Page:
We lawyers do indeed deal in the mundane, as that is what the law concerns.  It relates exclusively to how we live our lives and how others do.  But it seems to me that this doesn't render it uninteresting or insignificant.  For good or ill, it's probably the most significant institution or system devised by humans.  It's all-important, and increasingly regulates our conduct if not our thoughts. 

It's like that most annoying "external world" some philosophers claim we cannot know.  We had better take it into account nonetheless, and pay it careful attention.  We ignore it at our peril.

Tuesday, July 15, 2014

Hesitant Homage to Hadrian

Publius Aelius Hadrianus Augustus is generally considered to be one of the "Five Good Emperors" along with Nerva, Trajan, Antoninus Pius and Marcus Aurelius, who governed the Roman Empire for a good chunk of the Second Century CE or AD, which ever you may prefer--with some effort I could come up with the appropriate years A.U.C., ab urbe condita, from the legendary founding of Rome, but I am tired.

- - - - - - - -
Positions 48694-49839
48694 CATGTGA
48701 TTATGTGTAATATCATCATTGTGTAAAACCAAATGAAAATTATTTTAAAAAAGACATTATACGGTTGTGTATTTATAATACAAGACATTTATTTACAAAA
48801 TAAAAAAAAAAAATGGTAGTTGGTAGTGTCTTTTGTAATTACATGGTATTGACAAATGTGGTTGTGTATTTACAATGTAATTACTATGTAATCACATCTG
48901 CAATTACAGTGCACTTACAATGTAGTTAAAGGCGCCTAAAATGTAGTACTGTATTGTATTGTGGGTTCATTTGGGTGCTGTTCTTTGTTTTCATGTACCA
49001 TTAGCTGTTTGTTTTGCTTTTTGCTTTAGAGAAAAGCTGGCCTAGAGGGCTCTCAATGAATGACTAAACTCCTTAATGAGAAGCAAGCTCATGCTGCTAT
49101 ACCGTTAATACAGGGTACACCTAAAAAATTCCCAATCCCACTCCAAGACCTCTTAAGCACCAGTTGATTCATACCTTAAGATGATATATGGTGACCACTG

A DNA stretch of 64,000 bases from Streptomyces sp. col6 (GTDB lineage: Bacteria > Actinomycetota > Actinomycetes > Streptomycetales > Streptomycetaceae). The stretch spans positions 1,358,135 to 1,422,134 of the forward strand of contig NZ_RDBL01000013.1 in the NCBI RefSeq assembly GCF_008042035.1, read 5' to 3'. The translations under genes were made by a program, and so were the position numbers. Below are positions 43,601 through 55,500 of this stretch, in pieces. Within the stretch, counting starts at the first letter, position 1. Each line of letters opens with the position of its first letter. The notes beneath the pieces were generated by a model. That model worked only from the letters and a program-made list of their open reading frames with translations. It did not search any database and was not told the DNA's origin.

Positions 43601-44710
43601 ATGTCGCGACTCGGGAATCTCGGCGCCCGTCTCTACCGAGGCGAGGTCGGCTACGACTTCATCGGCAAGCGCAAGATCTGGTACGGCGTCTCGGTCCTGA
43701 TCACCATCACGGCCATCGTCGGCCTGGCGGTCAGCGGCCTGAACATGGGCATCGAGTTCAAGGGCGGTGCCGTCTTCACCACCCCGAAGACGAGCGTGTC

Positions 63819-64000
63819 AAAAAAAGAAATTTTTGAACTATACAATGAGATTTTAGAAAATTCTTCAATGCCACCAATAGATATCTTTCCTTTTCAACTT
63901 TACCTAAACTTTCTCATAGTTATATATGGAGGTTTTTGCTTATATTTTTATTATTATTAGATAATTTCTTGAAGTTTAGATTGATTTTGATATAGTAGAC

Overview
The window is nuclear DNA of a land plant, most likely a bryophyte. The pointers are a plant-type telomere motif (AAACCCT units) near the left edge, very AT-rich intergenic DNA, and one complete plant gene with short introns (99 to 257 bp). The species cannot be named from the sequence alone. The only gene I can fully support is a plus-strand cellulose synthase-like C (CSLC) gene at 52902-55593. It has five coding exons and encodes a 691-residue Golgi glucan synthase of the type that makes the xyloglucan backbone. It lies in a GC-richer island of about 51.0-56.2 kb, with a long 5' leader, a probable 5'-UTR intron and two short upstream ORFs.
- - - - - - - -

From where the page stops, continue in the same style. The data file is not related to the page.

I'm uncertain why Nerva appears among the Fantastic Five.  His reign was very short, though not as short as those of the unfortunates who succeeded Nero before Vespasian.  I suppose it may be he does because he had so little time and did so little harm, or had the wisdom to accept Trajan as a successor.  Others may be uncertain why Hadrian has the place he does.

Some of those others are likely to be Jews.  It was during Hadrian's reign that the second great Jewish revolt against Rome took place, and it was an even fiercer affair than the first, lasting about three years.  Under Bar Kokhba the Jews had considerable success, at first.  Success against Rome "at first" was not all that unusual during the time of its greatness; consider Hannibal's many successes.  But Rome, once thwarted, was relentless, ruthless and efficient in retribution, and Hadrian's legions eventually nearly exterminated the Jewish people.  It's thought by some that Hadrian brought the revolt about because he sided so much with the Greeks in their several disputes with the Jews throughout the Empire and because for reasons not entirely clear to me at least he insisted on imposing a Greco-Roman city on Jerusalem, Aelia Capitolina.  This colony was placed more or less over the site of the Jews' ancient Temple, which had been conveniently razed by the Romans in the first revolt.  It's difficult to imagine conduct more likely to enrage the Jewish people.